May 2008

Flood Mitigation

We occasionally see on TV news where buildings are inundated or submerged in flood water after heavy rain, typhoons or hurricanes. Many people believe it never happens to their own buildings. But is that really true? If you have any doubts, you should check to see if your site has been subject to such events in the past, or if it is potentially exposed.

In the U.S., you can obtain this information through Flood Insurance Rate Maps on the FEMA website ( In the other countries, similar flood maps may be available prepared by local authorities. Unfortunately, however, such information is not generally available in many developing countries, where it is most needed.

You may not be able to trust old flood maps, especially where the areas have been developed drastically since the effective date. The ability to absorb water may have been reduced significantly where the soil has been paved.

If maps are not readily available, you should try to find the following information which is typically used in the insurance industry to determine the severity of flood exposure.

  • Site elevation.
  • Elevation of the nearby body of water such as river or lake.
  • Any earthen or concrete levees protecting a river and their elevations. See article “Fixing levees isn’t easy or cheap,” USA Today, February 2, 2007 “Fixing levees isn’t easy or cheap” which identifies 122 levees in the U.S. that pose an unacceptable risk of failing in a flood.
  • Any other physical flood protection such as flood control dam, sump pump, or levee maintenance procedures.
  • Emergency planning by local authorities.

For construction projects, such information is gathered in advance for the purpose of evaluating a site.

If flooding is possible for your site, you should find out what the finished floor elevations are for important buildings or structures. You can then determine to what elevations the floodwaters are expected. Based on the potential damage to the buildings that you identify, you should consider, but not be limited to, the following permanent physical flood protection measures.

  • Properly anchor all storage tanks and piping, especially those containing flammable or combustible liquids. This also includes underground storage so that they can resist against hydrostatic forces lifting them.
  • Where possible, elevate all critical utility and production equipment above the expected flood level. For example, if the plant contains molding machines, have the electrical equipment located above the machine at the ceiling level instead of in a trench below the units.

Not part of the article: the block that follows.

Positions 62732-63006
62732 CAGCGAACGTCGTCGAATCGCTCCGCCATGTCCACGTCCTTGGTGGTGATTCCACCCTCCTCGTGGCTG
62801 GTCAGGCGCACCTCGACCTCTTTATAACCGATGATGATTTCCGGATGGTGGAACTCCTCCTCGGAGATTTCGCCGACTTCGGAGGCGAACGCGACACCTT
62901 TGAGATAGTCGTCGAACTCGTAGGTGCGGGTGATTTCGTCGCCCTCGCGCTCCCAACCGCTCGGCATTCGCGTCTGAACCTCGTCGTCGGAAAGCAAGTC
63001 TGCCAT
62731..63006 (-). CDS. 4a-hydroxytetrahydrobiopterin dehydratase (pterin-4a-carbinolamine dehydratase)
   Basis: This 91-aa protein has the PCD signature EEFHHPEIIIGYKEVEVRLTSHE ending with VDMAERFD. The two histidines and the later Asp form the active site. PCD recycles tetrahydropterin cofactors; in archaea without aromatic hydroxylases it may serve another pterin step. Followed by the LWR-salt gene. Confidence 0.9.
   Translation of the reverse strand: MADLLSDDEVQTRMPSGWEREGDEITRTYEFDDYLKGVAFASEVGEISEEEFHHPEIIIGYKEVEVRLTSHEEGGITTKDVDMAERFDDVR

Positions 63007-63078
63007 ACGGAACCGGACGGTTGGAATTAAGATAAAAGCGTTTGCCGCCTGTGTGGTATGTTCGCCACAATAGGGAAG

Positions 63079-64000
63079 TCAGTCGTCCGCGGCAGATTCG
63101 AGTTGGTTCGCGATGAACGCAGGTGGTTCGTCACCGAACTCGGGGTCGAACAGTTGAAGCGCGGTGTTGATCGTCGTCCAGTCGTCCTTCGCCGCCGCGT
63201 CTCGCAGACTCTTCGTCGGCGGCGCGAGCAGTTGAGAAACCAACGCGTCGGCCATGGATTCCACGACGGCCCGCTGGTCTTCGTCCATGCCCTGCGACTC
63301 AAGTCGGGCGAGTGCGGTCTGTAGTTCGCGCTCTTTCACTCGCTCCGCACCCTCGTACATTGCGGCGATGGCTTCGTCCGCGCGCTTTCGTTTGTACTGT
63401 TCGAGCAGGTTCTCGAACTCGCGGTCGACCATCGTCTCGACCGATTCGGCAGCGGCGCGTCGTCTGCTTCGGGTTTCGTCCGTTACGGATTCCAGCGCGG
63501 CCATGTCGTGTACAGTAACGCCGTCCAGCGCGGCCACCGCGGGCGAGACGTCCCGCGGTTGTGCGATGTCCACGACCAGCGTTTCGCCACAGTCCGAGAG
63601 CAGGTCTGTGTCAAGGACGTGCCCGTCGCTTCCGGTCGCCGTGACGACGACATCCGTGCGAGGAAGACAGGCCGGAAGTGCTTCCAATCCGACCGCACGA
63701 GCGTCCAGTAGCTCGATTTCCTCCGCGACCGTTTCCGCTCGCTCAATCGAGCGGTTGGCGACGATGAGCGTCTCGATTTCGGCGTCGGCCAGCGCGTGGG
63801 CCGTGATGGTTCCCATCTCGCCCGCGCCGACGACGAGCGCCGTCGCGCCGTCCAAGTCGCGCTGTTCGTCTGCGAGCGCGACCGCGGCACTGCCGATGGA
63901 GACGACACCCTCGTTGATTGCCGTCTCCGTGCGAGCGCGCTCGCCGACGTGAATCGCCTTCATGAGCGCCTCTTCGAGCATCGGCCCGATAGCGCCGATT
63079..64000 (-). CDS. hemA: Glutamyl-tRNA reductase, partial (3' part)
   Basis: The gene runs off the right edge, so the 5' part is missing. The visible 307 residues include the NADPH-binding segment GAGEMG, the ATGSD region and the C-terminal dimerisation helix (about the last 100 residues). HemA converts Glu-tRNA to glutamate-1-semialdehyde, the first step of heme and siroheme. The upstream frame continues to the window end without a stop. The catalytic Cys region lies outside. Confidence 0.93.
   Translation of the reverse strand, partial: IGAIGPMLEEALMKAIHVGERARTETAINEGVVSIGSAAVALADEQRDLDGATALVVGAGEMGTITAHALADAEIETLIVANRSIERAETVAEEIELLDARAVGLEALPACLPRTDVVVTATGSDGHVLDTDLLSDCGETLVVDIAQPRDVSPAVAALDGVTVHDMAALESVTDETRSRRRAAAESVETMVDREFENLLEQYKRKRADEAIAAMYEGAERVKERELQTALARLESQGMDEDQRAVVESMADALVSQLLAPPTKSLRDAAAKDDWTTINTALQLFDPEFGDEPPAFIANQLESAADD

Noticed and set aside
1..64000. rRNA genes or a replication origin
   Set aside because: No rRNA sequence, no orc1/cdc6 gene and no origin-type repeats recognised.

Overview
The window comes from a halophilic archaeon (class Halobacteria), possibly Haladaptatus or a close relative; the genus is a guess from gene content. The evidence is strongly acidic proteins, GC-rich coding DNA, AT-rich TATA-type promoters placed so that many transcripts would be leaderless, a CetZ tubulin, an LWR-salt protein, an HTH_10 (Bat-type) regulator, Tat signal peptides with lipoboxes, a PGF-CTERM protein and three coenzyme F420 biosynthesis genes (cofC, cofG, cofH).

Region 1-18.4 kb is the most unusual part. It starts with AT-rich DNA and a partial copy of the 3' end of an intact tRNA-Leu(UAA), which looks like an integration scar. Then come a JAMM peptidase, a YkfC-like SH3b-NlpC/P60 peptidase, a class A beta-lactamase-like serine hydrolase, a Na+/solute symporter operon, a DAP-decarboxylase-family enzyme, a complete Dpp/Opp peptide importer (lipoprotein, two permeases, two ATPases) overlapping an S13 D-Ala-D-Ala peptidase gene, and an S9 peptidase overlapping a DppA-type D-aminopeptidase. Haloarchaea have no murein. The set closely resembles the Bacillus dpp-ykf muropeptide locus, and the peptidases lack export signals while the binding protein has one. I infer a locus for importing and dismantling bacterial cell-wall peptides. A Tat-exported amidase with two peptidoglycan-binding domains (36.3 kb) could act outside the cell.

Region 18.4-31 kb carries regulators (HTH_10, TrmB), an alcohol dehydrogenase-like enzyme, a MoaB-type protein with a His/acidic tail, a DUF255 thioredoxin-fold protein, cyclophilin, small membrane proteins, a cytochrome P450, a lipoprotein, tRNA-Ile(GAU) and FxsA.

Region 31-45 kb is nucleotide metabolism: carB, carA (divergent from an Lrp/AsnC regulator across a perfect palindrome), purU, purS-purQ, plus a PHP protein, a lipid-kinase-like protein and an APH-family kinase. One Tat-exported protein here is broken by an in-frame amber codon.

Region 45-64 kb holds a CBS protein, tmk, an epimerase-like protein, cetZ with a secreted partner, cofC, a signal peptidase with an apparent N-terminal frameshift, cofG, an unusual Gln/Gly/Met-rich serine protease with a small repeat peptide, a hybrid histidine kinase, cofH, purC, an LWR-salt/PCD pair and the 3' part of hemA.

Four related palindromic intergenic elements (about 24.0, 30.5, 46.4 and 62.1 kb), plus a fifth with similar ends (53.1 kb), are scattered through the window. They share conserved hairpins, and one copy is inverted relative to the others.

• All unnecessary openings located below the expected flood level should be adequately sealed.
  • All cracks in building walls and floors that are located below the expected flood level should be adequately sealed.
  • Provide valves or check valves in all underground sewer or drainage lines where their discharge outlets are located below the expected water levels during flooding. This will prevent flood waters backing up into the buildings through sewer or drainage lines.
  • Install floodwalls, flood gates, sump pumps, etc.
  • Provide the recommended maintenance on the valves and pumps to ensure that they operate properly.
  • It is also important to create emergency response plans that should include, but not limited to, the following.
  • Consider shutting down plant operations for the areas that will likely be affected by flood water. Flammable liquids or gases in particular should be shut off before flood water enters the site.
  • Relocate items susceptible to water damage such as stock, computers, etc. to a higher elevation.
  • Close valves for sewer lines to prevent back-up.
  • Relocate any outdoor equipment or storage that can have an impact on building collapse.
  • Check for any unanchored equipment, tanks or piping and anchor them, if .
  • Check for any unprotected or damaged openings on the building exterior walls, flood walls or flood gates and repair them, if possible. Protect windows and doors where necessary.
  • Have sandbags on site and place them around unprotected areas where flood water can enter.
  • Determine which emergency personnel will remain at the plant.
  • Create procedures for salvaging damaged equipment or stock and re-starting plant operations. Back-up plans should be prepared well in advance for areas that are expected to be damaged during flood events.

While a “flood” is usually defined as a large volume of water such as a rain-swollen river or lake overflowing, heavy rain events alone can cause similar damage in well developed downtown areas where no river or lake exists. Due to poor, old or inadequately designed public sewer systems, rainwater can enter basements and ground floors where important utility equipment is located. Transformers, switchgears, power control rooms, boilers or fire pumps are often seen in basement floors where real estate and occupancies are expensive. The same considerations as stated above should be given in such cases.

Risk Logic can help in determining the potential flood hazard that may exist to a building and its operations.

“Fixing levees isn’t easy or cheap,” USA Today – Friday, February 2, 2007